Learn and Do with Peter, 2024-03-10

Recorded live AI Salon / Learn and Do with Peter session on AI topics.

YouTube: https://youtu.be/KWrNgOdLrFE

Next: Learn and Do with Peter, 2024-03-15

Previous: Learn and Do with Peter, 2024-03-09

Notes: Learn and Do with Peter Notes, 2024-03-10

Human Summary

We continued with "build our own alternative frontend to LLMs" with Salamander, and published a first, not-quite-ready-but-we-still-did-it version to GitHub as open source: https://github.com/peterkaminski/salamander. (For now, crib some but not all of the instructions from https://github.com/peterkaminski/sylph until we get Salamander-specific instructions written.)

Along with some work with Salamander and discussing next steps in its development (the "Salamander Roadmap"), some questions we covered:

  • What went wrong yesterday writing code yesterday, and how did we fix it?
  • How do local AI tools (LLMs, image generators) get model updates?
  • Hugging Face is useful to whom?
  • Quick look at a local LLM, llamafile
  • Quick look at Stable Diffusion in Draw Things
  • Who can get an OpenAI (or similar) API key? (anyone)
  • Are there any gotchas (minimums, monthly fee) to OpenAI API pricing (no)
  • What are some alternatives to GitHub? (GitLab, BitBucket, Codeberg, Gitea, Gitolite, Forgejo)

AI Summary (hopefully useful, may be inaccurate)

Quick Recap

Pete introduced HackMD and discussed effective naming of notes. The team considered creating an alternative front end for Chat GPT and acknowledged the responsibility of finding and fixing bugs. Pete demonstrated a working version of "Salamander," a program that interacts with Chat GPT via the command line, and discussed issues encountered with the front end of their program.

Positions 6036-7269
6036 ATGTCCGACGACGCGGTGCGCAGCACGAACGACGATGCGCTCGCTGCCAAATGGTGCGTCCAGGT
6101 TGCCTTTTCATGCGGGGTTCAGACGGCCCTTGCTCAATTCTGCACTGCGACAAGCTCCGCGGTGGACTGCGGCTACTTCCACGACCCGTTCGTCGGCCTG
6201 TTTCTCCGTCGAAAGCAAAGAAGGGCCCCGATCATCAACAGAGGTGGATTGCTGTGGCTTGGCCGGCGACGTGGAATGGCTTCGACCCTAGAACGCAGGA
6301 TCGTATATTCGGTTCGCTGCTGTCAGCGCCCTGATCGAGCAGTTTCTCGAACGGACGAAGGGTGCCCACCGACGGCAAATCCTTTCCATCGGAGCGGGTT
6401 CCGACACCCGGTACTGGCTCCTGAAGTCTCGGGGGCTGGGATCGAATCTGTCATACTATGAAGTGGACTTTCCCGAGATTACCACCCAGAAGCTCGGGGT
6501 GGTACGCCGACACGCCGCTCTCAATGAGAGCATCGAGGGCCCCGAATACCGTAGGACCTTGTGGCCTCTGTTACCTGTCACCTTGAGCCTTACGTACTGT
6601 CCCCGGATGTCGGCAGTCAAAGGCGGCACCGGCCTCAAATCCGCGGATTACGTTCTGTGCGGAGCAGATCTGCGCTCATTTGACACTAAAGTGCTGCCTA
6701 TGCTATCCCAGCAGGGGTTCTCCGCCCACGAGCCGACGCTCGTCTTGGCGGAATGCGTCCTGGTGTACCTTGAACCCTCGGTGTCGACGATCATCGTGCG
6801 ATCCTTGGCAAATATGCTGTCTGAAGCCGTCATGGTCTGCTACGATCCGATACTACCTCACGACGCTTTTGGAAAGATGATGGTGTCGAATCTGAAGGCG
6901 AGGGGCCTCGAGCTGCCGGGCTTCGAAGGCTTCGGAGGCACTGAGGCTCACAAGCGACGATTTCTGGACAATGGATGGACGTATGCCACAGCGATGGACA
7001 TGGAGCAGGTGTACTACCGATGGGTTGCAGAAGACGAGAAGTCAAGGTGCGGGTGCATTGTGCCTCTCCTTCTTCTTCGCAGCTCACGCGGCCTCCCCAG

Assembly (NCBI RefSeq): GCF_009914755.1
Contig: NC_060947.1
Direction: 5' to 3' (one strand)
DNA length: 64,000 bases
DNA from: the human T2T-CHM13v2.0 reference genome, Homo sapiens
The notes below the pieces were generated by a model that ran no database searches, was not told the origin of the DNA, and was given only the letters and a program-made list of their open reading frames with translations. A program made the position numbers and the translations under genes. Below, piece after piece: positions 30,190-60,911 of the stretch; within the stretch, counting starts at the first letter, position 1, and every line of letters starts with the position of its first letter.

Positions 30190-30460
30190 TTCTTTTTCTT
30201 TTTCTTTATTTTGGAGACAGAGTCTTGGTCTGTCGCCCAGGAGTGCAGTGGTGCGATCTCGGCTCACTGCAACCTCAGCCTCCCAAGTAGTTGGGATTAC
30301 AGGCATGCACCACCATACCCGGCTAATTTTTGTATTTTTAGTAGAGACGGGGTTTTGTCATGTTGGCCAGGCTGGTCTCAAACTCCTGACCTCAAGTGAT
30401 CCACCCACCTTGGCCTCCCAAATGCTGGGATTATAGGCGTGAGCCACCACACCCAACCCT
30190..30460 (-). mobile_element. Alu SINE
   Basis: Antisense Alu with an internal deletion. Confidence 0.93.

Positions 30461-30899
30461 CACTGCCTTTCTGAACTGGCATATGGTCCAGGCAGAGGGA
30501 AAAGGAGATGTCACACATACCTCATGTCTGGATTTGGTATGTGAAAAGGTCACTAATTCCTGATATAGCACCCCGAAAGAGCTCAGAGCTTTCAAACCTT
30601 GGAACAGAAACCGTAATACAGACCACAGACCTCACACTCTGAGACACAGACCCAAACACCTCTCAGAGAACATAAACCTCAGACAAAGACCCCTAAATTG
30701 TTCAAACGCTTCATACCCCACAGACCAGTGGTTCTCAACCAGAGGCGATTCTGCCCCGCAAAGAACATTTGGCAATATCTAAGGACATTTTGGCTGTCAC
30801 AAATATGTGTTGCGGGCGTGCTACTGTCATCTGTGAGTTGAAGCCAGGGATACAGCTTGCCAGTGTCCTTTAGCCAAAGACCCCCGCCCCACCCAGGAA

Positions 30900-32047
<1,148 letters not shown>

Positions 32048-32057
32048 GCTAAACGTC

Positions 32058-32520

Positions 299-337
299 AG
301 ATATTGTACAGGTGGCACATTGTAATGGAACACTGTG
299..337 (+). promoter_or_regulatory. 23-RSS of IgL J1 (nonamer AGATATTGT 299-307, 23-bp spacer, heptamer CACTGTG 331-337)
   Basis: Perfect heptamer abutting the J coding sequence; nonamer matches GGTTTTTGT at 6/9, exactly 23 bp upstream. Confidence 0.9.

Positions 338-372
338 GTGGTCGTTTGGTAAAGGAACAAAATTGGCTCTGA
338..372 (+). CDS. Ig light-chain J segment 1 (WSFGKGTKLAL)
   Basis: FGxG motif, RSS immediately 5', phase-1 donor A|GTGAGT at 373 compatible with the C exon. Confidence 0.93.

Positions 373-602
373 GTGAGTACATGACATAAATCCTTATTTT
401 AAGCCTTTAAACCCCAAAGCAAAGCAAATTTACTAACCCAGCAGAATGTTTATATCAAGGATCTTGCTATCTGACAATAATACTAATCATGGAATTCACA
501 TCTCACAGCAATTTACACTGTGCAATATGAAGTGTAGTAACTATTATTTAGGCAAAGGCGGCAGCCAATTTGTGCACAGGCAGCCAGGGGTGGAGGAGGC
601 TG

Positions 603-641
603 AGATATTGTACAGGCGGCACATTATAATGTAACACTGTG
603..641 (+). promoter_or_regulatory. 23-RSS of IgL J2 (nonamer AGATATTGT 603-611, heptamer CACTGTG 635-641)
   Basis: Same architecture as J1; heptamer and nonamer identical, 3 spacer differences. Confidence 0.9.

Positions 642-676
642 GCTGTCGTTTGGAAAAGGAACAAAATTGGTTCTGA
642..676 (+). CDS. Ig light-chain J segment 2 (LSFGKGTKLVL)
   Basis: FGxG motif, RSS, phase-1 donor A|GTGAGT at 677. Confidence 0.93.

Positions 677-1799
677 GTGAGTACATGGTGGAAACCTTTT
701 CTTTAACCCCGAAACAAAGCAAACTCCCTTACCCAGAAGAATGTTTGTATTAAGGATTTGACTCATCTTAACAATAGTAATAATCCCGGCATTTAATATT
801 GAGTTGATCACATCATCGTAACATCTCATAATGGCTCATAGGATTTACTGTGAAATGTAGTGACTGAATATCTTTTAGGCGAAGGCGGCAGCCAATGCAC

Salamander Project and API Key Issue

Pete led a session on "Learn and Do" where he introduced a new note-taking tool and discussed effective naming of notes. The team discussed the possibility of creating an alternative front end for Chat GPT and acknowledged the responsibility of finding and fixing bugs. Pete demonstrated a working version of "Salamander," a program that interacts with Chat GPT via the command line. The team agreed to proceed with the Salamander project for the first half of the call, then switch to image-related topics for the second half. Pete also discussed issues encountered with the front end of their program, which was returning an error due to the use of an outdated API key. He resolved the issue by using a new API key and changing the way the program was calling the API. Pete also discussed the functionality of a chatbot, explaining its ability to respond to one question at a time. He also mentioned the potential for a more user-friendly interface and the need to develop a 'conversation' tool to simplify the process of juggling multiple text files. Finally, Pete hinted at something called the 'Roadmap' which they would be reviewing next.

GUI, Terminal, and Wholesale Access Challenges

Pete discussed the potential benefits of creating a graphical user interface (GUI) for their project, while acknowledging the challenges of setting it up and maintaining it. He emphasized the usefulness of learning the terminal interface, using the example of a tool called Lama file. Pete also discussed the benefits of gaining cheap wholesale access to LLMs through their own system, likening it to obtaining wholesale food. He also highlighted the challenges of this process, including additional responsibilities and potential difficulties. Pete then discussed the challenges he faced with a new system, particularly the documentation and naming conventions, and compared the system to a grocery store's loading dock. Despite these challenges, Pete managed to navigate the system successfully.